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Editorial

‘Ompong’s’ aftermath

/ 05:30 AM September 18, 2018

Some 100 small-scale miners are feared dead after a landslide buried their bunkhouse in Itogon, Benguet, during the onslaught of Typhoon “Ompong” in northern Luzon over the weekend.

Scores of others have been confirmed killed in floods and landslides, among them two first responders trying to retrieve people trapped in the mud, also in Itogon. At least 42 landslides have been recorded in the Cordilleras, authorities said.

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Ompong (international name: Mangkhut) packed winds of 170 kilometers (105 miles) per hour and gusts of up to 260 kph, and left a trail of devastation comparable to that wrought by Supertyphoon “Yolanda”  (Haiyan), which whipped the Philippines in 2013 with winds of up to 315 kph.

Yolanda, which left at least 7,000 dead and billions of pesos in damaged crops and infrastructure in central Philippines, has often been described as the strongest storm on record.

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Ompong was as destructive.

And while the National Disaster Risk Reduction and Management Council (NDRRMC) has yet to release validated casualty figures, it reported a total of 250,036 people in seven regions affected by Ompong.

A total of 133,457 people, or 34,169 families, had to stay in 1,190 evacuation centers, the NDRRMC said.

Cagayan, which initially bore the brunt of Ompong, had to be placed under a state of calamity as it sustained P46 million in damaged infrastructure and P4.6 billion in destroyed crops.

Agriculture Secretary Emmanuel Piñol estimated that Ompong would affect a total of 1.2 million hectares of rice and corn fields, reducing the country’s already depleted rice supply and resulting in losses of about P3.6 to P7.9 billion.

Ompong’s howling winds also tore off roofs, uprooted trees, and flooded roads and highways, hampering relief and rescue efforts.

Parts of Metro Manila suffered some damage, as the winds toppled electricity posts, causing power outages, while heavy rainfall triggered flash floods.

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Several domestic and international flights had to be canceled as well.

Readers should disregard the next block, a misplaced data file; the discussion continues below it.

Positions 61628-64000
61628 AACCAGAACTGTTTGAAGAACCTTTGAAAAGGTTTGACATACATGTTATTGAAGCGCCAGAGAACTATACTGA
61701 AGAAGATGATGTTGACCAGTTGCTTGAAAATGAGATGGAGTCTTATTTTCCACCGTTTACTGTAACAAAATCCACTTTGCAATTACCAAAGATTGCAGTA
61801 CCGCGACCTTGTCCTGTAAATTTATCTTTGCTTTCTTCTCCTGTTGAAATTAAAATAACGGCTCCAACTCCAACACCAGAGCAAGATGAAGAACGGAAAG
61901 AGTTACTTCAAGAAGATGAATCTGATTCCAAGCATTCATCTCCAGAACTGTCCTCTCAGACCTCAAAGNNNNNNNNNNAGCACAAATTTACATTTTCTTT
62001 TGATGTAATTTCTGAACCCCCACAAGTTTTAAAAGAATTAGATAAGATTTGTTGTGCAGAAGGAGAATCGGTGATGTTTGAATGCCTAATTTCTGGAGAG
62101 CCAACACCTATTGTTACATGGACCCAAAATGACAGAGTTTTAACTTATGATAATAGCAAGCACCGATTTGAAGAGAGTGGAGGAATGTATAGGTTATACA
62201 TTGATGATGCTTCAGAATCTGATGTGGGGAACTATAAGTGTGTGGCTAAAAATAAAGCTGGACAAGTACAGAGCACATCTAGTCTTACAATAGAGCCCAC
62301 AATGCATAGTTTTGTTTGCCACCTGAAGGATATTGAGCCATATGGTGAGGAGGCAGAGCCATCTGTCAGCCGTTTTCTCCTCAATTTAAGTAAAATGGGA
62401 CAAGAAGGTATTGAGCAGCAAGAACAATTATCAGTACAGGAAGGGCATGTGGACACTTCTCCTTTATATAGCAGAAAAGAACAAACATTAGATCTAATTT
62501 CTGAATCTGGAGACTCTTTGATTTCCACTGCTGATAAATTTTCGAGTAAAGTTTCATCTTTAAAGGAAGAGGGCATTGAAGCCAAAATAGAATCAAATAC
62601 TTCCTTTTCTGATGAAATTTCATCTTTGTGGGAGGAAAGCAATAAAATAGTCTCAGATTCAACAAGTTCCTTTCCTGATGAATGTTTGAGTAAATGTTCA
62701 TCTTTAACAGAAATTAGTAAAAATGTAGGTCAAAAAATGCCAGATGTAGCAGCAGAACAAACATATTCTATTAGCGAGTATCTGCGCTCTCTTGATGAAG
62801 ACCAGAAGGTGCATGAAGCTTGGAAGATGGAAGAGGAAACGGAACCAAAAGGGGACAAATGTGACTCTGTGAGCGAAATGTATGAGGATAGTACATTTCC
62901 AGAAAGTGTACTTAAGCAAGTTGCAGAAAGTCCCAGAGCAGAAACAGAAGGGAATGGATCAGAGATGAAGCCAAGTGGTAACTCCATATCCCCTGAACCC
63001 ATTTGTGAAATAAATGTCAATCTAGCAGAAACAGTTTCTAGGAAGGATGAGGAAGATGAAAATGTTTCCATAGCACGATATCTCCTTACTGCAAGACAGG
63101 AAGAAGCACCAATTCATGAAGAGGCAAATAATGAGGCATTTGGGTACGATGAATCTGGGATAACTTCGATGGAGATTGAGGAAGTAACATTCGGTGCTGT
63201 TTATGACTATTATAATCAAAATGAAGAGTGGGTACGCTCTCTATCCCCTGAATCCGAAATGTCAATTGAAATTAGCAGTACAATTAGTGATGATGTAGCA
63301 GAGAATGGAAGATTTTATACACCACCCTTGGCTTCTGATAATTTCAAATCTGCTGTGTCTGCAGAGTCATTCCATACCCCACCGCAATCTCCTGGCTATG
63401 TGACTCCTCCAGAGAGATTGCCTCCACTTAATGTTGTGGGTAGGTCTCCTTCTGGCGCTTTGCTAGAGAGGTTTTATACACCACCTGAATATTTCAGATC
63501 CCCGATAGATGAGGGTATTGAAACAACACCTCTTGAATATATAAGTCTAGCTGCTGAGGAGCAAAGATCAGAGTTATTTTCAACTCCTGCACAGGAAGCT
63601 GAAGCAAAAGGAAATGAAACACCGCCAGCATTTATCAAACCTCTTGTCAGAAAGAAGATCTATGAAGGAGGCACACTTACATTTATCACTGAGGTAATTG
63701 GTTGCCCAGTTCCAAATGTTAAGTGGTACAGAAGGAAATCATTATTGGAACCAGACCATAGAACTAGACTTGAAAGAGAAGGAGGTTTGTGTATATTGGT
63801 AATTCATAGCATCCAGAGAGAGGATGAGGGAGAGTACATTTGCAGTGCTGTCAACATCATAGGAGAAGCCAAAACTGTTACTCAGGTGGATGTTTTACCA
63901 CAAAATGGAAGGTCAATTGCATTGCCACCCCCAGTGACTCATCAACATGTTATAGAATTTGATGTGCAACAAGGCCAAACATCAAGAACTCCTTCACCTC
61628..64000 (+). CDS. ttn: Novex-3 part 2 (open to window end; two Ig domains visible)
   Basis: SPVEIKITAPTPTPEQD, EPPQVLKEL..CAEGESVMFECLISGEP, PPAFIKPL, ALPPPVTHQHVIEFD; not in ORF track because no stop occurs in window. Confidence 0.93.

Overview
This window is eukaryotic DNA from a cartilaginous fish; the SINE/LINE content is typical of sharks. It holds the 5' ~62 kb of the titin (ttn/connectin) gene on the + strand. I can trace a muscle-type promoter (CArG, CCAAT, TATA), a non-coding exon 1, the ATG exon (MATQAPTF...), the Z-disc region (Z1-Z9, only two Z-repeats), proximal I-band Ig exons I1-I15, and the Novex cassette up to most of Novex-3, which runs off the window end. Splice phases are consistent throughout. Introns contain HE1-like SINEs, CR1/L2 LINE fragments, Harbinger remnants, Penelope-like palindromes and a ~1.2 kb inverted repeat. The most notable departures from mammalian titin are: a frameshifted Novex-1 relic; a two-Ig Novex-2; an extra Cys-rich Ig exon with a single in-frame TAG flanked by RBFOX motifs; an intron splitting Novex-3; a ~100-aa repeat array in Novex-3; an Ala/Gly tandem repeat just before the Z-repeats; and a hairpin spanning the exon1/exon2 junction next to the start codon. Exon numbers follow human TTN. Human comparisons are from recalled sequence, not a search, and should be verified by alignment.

Meanwhile, Central Luzon, otherwise known as the catch basin of the Cordilleras, saw massive flooding, with at least 108 barangays in 18 towns and cities in Pangasinan under water days after Ompong headed for China.

In the midst of already spiraling inflation, the dire prospect of an even more meager food supply because of the devastation in the country’s bread basket has led to calls for the quick release of calamity funds “to replant, rebuild and restore (Cagayan Valley’s) farm output and facilities,” as Sen. Grace Poe put it.

Portions of the P19.6-billion NDRRMC fund in the 2018 national budget, as well as the P7.6-billion disaster Quick Response Fund (QRF), can be allocated to the affected regions, she suggested. As for the repair of schools affected by Ompong, why not get funds from the P2-billion QRF of the education department?

So far, local and national government response had been quick, sensitive and well-planned — thanks to lessons learned from Yolanda and the 20 or so typhoons that visit the country every year.

Notable, for instance, were the calls for preemptive evacuation and the preparation of evacuation sites days before Ompong hit the country, with barangay officials going house to house or doing street by street patrols armed with a loudspeaker to urge residents, especially in high-risk coastal areas, to pack up and leave their homes.

Satellite phones, internet connections, rescue equipment and boats were also readily available for deployment in many provinces.

But Ompong also highlighted areas where immediate rehabilitation needs to be done, if only to mitigate far more disastrous consequences from similar typhoons.

Foremost in need of attention is Baguio, which has been rapidly transformed by urban blight, tourist overload and overpopulation.

The sight of rampaging floods in the once-scenic city was horrific.

The city government would do well to heed the call for a stop to mining activities in the area, which have caused sinkholes and are putting Baguio and other towns and cities in Benguet at risk of landslides and flash floods from the mountains during heavy rainfall.

On a wider scale, the agriculture department should also consider low-interest loans as well as low-cost farm inputs, including seeds to farmers affected by the floods, and loans for fishermen for the repair of their boats and nets, to bring about faster rehabilitation.

Because, after Ompong, another disaster — hunger — looms before them, unless the government acts swiftly and compassionately.

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TAGS: Inquirer editorial, Itogon landslide, Typhoon Mangkhut, Typhoon Ompong
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